In 2000, after years of political pressure from the United States and the human rights community, Peru’s Supreme Military Council overturned Berenson’s treason conviction and life sentence and remanded her case to the civilian court for retrial. On June 20, 2001, a three-judge panel convicted Berenson of collaboration with terrorists, but ruled she was not a terrorist. She was sentenced to 20 years...But the political pressures, mentioned in this quote, don't stop, and:
In 2002, the Inter-American Commission on Human Rights of the Organization of American States condemned the system under which Berenson was tried. Alleging violations of the American Convention on Human Rights, to which Peru is a party, Berenson's case was referred to the Inter-American Court of Human Rights of the Organization of American States when the government of Peru refused to accept the Commission’s recommendations. On November 25, 2004 the Inter-American Court upheld the conviction and sentence.Oops... so the girl wasn't as snow-pure as she and her mom and dad say, after all...
And here what a rabbi says:
"She thinks the MRTA's cause is justified," said Ronald Greenwald, a New York rabbi who has been involved in negotiating prisoner swaps around the world. He has visited Berenson four times and is working behind the scenes to get the charge reduced to "apology for terrorism," which carries a minimum prison sentence of six years. "I told her: 'I don't consider you a saint, Lori. I mean, you hung around with some pretty bad people.' She came back with her ideological philosophy of repression," Greenwald said in an interview in Lima during his last visit in September. Contradicting Berenson's court testimony, Greenwald said Berenson knew full well that she was dealing with MRTA rebels but had rationalized her situation to tailor it to her belief in nonviolence.Repentance? Hardly. And if you read more of the same article, you shall see what others say about Lori's claims of innocence.
Now to intangibles. To start with, all the claims of innocence and uninvolvement you have read and heard so far look kind of funny when you consider this:
Peruvians still remember Berenson’s Jan. 8, 1996, appearance before television cameras, when she made her now famous declaration in defense of the guerrilla group. With fists clenched at her sides, her face contorted in anger, she shouted: “There are no criminal terrorists in the MRTA. It is a revolutionary movement.”But OK, you might say, she was young and stupid then, and you don't judge a kid saying something like this in the heat of the moment. Let's skip forward then. Here is Lori, in 2010, pleading to be let free. Look at her face and try to decide for yourself whether you consider her apology really heartfelt. Now here is what Peruvians think:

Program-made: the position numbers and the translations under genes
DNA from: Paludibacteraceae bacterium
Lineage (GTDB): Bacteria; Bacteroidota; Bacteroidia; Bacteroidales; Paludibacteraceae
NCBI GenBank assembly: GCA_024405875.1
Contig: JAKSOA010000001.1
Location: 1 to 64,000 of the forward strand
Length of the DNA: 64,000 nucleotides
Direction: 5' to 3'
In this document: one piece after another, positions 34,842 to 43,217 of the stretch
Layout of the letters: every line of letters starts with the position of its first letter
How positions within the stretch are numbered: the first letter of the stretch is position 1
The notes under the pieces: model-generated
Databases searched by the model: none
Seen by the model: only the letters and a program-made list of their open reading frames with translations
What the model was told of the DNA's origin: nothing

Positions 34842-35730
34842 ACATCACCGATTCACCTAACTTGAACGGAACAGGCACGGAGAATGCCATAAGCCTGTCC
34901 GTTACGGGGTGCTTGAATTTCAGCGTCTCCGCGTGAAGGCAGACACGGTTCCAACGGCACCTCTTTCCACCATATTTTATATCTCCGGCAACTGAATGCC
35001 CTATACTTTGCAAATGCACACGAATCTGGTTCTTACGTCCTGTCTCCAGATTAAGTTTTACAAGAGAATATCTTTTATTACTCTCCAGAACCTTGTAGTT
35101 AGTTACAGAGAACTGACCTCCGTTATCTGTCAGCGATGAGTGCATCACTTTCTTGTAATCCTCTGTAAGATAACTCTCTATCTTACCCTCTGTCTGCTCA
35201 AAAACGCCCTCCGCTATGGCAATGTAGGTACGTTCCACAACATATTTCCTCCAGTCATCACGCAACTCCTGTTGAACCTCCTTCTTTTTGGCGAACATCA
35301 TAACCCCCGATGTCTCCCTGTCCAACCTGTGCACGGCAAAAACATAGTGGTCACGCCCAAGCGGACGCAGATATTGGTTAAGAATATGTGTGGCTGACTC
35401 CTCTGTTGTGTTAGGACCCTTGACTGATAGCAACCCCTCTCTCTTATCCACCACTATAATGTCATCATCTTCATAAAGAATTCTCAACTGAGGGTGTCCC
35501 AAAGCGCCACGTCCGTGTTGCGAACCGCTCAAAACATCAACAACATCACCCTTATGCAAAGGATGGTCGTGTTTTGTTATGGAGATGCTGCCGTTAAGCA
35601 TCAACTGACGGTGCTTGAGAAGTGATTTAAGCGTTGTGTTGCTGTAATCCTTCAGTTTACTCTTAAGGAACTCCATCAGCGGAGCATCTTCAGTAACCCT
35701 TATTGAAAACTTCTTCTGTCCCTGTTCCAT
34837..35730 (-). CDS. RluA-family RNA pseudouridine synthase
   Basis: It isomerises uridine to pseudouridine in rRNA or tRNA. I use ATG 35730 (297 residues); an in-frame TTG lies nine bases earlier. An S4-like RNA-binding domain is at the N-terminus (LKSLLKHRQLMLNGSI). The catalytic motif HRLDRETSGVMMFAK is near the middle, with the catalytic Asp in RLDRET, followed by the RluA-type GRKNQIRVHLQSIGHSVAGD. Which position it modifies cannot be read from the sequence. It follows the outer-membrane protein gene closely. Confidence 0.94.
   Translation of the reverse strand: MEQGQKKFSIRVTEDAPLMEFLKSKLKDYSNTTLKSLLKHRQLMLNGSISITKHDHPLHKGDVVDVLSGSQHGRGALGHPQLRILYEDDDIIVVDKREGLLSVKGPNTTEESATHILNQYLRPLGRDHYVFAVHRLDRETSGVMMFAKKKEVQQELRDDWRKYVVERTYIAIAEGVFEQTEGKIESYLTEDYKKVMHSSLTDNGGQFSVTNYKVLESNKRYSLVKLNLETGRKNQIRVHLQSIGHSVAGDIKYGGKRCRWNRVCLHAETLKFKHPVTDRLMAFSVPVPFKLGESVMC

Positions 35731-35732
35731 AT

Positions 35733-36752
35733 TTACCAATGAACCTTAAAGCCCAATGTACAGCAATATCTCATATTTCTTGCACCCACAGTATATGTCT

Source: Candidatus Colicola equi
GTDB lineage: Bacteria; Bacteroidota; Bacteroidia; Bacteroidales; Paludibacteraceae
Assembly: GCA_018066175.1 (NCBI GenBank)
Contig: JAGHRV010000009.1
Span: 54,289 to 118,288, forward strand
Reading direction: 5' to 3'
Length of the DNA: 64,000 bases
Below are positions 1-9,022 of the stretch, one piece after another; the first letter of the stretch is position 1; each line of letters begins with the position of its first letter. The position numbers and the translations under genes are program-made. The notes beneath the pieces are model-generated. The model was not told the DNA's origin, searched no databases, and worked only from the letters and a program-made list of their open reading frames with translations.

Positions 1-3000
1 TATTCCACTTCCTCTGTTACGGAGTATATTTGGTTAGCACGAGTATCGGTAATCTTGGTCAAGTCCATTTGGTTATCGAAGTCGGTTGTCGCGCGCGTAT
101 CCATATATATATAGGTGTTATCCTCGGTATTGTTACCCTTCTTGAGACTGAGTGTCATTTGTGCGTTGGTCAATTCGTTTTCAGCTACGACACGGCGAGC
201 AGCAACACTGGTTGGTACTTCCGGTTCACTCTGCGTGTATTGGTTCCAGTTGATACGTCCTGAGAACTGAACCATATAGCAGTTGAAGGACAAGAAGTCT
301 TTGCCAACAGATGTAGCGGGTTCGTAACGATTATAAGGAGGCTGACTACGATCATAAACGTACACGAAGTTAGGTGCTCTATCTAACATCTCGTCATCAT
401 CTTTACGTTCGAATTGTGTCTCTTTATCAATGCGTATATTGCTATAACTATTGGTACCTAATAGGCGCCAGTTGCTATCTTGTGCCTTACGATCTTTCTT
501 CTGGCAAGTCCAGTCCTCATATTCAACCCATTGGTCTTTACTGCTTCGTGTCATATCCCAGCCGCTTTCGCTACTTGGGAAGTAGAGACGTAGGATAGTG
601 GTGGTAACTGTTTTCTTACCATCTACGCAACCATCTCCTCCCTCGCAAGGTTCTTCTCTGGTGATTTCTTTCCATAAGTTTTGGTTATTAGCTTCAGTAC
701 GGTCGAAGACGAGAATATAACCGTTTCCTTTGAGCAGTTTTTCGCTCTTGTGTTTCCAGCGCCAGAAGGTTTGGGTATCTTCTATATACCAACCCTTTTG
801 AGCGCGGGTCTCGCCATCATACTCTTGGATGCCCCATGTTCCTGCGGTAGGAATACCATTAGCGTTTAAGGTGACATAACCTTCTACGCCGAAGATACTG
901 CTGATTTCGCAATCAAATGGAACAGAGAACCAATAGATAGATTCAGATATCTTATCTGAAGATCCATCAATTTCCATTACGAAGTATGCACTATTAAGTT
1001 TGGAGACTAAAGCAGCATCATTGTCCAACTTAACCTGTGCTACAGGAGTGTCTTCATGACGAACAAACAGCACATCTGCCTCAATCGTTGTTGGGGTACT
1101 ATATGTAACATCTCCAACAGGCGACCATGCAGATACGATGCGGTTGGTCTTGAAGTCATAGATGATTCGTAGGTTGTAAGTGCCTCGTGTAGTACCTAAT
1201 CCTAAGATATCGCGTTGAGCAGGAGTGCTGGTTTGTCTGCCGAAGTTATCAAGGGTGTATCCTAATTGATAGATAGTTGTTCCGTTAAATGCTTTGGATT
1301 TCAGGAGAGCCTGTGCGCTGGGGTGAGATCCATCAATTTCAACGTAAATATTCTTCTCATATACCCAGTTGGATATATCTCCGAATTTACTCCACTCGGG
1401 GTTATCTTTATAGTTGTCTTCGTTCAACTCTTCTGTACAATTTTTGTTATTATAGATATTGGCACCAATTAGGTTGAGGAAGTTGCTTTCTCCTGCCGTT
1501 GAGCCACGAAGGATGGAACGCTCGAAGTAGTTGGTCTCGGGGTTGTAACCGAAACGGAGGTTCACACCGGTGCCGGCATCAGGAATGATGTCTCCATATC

Because Lori seems to be primed to join Amy Goodwin and her ranting fellows on Democracy Now. After all, she is not wasting her time in jail. Here she is already preaching about Katrina victims, Iraq, officials on vacation and whatnot:
I think she is worthy of Amy's attention as a potential employee. Don't you? In any case, check out Lori's writings too... but don't look for repentance, it's simply not there.
As for her parents and their their Free Lori Berenson, a young woman held political prisoner in Peru site: it is deeply unfair and even, I would say, hypocritical, to invest a lot of time and attention in a site about one's child and not mention the victims of the gang their daughter was involved with (she was and they know it). And, as a side remark: I hope they gave a thought or two to another question: where exactly their oh so progressive upbringing of their daughter went so terribly wrong?
And another question to wonder about: Say I were a parent of a daughter in a similar predicament: a long jail term, a conservative government I must beg to show some mercy, a nation that doesn't like my daughter and her friends in general... So, would I list one Noam Chomsky, Institute Professor of Linguistics and Philosophy, MIT as one of the members of the Committee to Free Lori Berenson?
Cross-posted on Yourish.com